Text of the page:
Thursday had plans for really getting into the mountains. Just west of Denver is Mount Evans. The Mount Evans Scenic Byway climbs more than 7,000 feet in just 28 miles, reaching an altitude of 14,130 feet.
At the summit you’ll enjoy the big picture – the entire Front Range sprawls at your feet. From here we saw mountain goats, marmots, and alpine lakes off in the distance. Not to mention the opportunity to take a photo of my GPS saying the altitude was 14,000, in my car!
After going back down the mountain we continued west on I-70 to Loveland Pass. Rather than continue on the freeway through the tunnel, we exited and took US Route 6 over Loveland Pass.
It is located on the Continental Divide in the Front Range, reach by a twisty road that is considered to be especially treacherous during the winter months. A steep, steady 6.7% grade with numerous hairpin turns on either side. Loveland is the highest mountain pass in the world that regularly stays open during a snowy winter season.
When the Eisenhower Tunnel opened in March 1973, it allowed motorists on Interstate 70 to avoid crossing the pass directly. Large or hazardous material trucks that cannot pass through the tunnel must still take US 6 across Loveland Pass, 800 vertical feet above the tunnel. I have been across Loveland Pass numerous times, and enjoy it more each time.
Stopping in Dillon for lunch, our westward path continued through Glenwood Canyon. This canyon is a rugged scenic 12 mile long canyon on the Colorado River. Its walls climb as high as 1,300’ above the river. It is the largest such canyon on the Upper Colorado. The canyon, which has historically provided the routes of railroads and highways through western Colorado.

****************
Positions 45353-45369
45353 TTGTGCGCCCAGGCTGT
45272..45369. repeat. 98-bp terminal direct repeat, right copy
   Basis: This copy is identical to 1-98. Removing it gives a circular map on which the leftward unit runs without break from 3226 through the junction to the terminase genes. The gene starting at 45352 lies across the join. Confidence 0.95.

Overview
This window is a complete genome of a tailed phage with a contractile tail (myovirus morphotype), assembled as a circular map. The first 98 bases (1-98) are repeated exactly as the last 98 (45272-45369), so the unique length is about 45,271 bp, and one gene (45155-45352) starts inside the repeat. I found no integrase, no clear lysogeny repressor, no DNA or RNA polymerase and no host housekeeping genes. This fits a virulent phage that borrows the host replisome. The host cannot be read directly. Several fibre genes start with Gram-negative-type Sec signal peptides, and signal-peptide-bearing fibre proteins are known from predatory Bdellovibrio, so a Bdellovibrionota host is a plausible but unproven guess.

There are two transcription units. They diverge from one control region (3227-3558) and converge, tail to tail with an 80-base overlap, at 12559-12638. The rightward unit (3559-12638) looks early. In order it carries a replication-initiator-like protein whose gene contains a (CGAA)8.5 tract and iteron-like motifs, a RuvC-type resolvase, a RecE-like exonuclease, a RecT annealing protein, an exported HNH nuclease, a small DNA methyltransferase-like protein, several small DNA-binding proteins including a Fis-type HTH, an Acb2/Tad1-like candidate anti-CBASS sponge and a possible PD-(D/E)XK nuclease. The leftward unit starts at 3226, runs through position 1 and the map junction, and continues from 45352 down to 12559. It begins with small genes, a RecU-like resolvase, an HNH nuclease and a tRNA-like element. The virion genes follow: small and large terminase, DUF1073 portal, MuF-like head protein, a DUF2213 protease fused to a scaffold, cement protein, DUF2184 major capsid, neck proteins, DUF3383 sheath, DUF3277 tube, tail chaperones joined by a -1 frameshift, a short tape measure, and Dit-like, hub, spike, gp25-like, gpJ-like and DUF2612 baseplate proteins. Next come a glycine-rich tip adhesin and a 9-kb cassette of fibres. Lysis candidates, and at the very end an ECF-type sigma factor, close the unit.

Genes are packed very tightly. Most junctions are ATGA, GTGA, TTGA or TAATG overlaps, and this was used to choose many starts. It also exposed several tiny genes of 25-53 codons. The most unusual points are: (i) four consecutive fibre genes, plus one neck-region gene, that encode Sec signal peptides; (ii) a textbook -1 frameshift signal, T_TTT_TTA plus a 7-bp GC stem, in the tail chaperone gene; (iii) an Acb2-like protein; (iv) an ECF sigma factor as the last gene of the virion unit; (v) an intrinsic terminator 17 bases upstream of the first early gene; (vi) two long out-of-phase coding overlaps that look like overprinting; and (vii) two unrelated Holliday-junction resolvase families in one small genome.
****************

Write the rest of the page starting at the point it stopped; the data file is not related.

The final link of I-70 through Glenwood Canyon has been hailed as an engineering marvel because of the care taken to incorporate the interstate improvements into the fragile canyon environment while leaving as much of the flora and fauna intact as possible.
Construction of three tunnels, 15 miles of retaining walls, and numerous other structures, comprised a challenging but very rewarding project. The Glenwood Canyon project required 30 million points of structural steel, 30 million pounds of reinforcing steel, and 400,000 cubic yards of concrete weighing 1.62 billion pounds.
Our stop for the night was Glenwood Springs, with our hotel setting at the edge of town. The next morning we woke to a beautiful red rocks mountain next door, which we totally missed the night before.